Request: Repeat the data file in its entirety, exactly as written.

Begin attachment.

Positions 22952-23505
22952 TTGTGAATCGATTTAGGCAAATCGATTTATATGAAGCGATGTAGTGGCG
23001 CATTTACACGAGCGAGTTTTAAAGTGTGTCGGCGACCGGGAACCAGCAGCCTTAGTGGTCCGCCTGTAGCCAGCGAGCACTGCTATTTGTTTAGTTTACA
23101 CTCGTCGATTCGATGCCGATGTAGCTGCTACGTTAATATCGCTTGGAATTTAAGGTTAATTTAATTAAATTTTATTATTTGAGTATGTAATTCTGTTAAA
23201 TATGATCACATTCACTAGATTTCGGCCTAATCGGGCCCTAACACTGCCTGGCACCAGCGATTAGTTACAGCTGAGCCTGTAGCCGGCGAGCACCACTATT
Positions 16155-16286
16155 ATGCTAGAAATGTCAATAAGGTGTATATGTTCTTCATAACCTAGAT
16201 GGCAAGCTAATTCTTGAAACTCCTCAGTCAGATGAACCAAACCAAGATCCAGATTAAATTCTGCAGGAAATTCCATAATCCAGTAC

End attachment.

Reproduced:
Positions 22952-23505
22952 TTGTGAATCGATTTAGGCAAATCGATTTATATGAAGCGATGTAGTGGCG
23001 CATTTACACGAGCGAGTTTTAAAGTGTGTCGGCGACCGGGAACCAGCAGCCTTAGTGGTCCGCCTGTAGCCAGCGAGCACTGCTATTTGTTTAGTTTACA
23101 CTCGTCGATTCGATGCCGATGTAGCTGCTACGTTAATATCGCTTGGAATTTAAGGTTAATTTAATTAAATTTTATTATTTGAGTATGTAATTCTGTTAAA
23201 TATGATCACATTCACTAGATTTCGGCCTAATCGGGCCCTAACACTGCCTGGCACCAGCGATTAGTTACAGCTGAGCCTGTAGCCGGCGAGCACCACTATT
Positions 16155-16286
16155 ATGCTAGAAATGTCAATAAGGTGTATATGTTCTTCATAACCTAGAT
16201 GGCAAGCTAATTCTTGAAACTCCTCAGTCAGATGAACCAAACCAAGATCCAGATTAAATTCTGCAGGAAATTCCATAATCCAGTAC